Congenital Adrenal Hyperplasia is a hereditary disorder that occurs in both girls and boys and is characterised by the absence or insufficiency of enzymes (in particular 21-hydroxylase) to produce adrenal hormones. In most cases the production of cortisol is affected.

What are the two types of Congenital Adrenal Hyperplasia?

There are two types of CAH, classic and non-classic. Classic emerges in early childhood, is more rare and is the most serious form of the disease. Non-classic develops in late childhood and is milder.

What are the symptoms of Congenital Adrenal Hyperplasia?

Symptoms vary according to the child’s age, gender and the type of Congenital Adrenal Hyperplasia. Infants with CAH exhibit vomiting, irregular electrolyte levels, difficulty to gain weight, ambiguous external genitalia in female new-borns (not typically female in appearance) and enlarged penis in boys. Symptoms of CAH in older children include early puberty, rapid growth and menstrual disorders (in girls).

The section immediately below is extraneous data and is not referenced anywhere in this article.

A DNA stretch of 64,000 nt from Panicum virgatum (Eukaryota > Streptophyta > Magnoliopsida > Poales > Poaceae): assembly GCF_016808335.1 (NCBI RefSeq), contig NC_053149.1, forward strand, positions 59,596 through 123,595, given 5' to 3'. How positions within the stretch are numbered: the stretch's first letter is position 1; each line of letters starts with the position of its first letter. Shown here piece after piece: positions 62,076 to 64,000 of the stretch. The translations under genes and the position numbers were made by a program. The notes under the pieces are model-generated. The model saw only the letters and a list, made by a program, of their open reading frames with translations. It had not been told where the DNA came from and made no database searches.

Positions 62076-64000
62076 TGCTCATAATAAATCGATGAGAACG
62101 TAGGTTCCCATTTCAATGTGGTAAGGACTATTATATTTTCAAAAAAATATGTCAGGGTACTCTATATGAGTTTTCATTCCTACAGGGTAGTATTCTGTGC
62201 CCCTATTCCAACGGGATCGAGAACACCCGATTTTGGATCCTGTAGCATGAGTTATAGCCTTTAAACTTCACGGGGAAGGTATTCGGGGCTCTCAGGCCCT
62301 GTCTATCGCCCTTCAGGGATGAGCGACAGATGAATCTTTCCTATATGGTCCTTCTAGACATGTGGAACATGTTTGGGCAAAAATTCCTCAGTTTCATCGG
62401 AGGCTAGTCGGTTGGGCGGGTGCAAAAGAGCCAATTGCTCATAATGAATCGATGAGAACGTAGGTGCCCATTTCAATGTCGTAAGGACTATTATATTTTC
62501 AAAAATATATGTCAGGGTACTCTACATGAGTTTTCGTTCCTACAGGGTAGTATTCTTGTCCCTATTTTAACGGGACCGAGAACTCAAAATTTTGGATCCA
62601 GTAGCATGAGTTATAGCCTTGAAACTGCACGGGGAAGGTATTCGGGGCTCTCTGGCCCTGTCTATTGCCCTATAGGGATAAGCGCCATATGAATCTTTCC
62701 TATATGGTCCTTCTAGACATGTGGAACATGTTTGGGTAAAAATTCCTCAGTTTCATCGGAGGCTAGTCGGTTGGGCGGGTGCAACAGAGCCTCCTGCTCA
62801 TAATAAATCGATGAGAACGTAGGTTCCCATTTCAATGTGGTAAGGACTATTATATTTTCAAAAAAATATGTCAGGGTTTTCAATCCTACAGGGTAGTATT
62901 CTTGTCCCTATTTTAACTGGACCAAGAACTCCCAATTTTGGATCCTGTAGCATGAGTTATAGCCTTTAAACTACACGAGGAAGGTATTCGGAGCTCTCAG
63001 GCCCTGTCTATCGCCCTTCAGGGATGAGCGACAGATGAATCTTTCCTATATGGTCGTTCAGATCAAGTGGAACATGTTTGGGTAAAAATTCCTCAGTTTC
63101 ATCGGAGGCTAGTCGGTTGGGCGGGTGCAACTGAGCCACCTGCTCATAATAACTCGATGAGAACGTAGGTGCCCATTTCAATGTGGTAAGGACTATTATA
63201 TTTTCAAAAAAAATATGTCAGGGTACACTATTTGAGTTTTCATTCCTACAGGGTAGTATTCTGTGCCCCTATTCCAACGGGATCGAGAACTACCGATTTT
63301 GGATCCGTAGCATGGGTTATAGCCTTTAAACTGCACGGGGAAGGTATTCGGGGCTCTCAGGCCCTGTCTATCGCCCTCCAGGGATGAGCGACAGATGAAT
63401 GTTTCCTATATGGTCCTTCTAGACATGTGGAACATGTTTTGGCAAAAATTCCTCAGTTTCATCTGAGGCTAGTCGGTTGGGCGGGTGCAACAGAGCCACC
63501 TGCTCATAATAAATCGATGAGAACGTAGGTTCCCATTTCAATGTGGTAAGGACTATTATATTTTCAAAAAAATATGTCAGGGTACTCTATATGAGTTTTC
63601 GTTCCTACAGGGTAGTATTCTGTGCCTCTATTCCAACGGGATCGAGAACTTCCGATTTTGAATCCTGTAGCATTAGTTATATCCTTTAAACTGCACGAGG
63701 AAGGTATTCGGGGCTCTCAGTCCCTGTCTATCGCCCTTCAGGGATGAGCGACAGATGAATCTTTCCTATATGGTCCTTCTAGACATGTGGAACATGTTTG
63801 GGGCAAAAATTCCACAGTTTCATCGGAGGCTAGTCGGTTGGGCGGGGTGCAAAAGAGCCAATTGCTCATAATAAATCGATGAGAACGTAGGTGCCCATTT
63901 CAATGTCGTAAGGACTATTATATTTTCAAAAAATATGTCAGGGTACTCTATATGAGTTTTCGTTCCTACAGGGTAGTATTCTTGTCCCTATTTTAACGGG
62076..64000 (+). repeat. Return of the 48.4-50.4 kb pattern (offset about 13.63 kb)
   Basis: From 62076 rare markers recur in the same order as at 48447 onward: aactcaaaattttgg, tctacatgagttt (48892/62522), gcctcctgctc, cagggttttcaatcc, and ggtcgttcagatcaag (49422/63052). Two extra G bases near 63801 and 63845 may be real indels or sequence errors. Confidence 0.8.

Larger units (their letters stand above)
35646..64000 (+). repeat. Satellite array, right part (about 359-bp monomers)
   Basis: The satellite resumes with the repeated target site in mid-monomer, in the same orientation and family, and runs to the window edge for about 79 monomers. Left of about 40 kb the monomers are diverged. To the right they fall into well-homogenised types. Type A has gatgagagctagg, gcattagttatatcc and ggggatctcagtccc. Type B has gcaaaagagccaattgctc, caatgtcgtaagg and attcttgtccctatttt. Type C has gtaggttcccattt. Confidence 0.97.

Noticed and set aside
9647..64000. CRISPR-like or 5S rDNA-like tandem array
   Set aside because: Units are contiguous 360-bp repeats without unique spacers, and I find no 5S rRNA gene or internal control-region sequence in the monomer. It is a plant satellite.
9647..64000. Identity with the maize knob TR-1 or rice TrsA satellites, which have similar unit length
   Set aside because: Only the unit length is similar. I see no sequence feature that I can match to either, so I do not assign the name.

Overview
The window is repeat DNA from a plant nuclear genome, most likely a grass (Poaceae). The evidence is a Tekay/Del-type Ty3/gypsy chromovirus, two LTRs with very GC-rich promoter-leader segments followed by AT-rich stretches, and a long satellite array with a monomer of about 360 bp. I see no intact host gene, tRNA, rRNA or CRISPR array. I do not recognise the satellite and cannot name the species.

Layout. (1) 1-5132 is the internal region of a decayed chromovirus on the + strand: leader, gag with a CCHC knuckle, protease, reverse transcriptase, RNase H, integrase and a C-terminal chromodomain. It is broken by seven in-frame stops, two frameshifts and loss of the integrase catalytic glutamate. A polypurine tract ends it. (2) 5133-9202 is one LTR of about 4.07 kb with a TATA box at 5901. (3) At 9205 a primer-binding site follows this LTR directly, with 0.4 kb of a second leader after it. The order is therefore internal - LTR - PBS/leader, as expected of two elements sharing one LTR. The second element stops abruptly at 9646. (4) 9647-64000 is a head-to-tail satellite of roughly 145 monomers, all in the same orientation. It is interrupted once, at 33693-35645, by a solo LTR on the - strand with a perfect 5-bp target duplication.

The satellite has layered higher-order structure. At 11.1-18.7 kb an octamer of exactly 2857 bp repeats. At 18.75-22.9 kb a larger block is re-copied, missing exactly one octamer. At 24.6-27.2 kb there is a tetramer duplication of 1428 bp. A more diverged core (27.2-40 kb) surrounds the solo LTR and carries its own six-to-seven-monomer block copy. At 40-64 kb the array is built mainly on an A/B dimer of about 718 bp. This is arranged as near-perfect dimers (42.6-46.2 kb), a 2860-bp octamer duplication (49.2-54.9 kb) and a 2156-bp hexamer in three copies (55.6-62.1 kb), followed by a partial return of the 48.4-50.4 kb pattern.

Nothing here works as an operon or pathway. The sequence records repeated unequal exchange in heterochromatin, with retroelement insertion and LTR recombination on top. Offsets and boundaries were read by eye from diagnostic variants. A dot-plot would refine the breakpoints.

Non-classic CAH symptoms are usually more noticeable in young girls and include male characteristics, excessive body hair, deepening of the voice, menstrual disorders and infertility. Other symptoms such as early puberty, acne, obesity, low bone density, and high blood cholesterol levels appear in both sexes.

How is Congenital Adrenal Hyperplasia diagnosed?

The endocrinologist will evaluate the child’s symptoms and perform a clinical examination to assess the condition. In order to confirm the diagnosis, the following tests will be performed:

  • Blood and urine tests to measure cortisol, aldosterone and androgen levels
  • SYNACTHEN stimulation test.

How is Congenital Adrenal Hyperplasia treated?

Treatment depends on the form of the disorder. The administration of cortisol helps in the classic from of the disease. Systematic monitoring by an endocrinologist is necessary to adjust the doses according to stress levels and the age of the child. Non-classic CAH may not demand immediate hormone replacement therapy, although it may be required in puberty.

Infants with ambiguous genitalia are a separate category and a surgical solution may be indicated.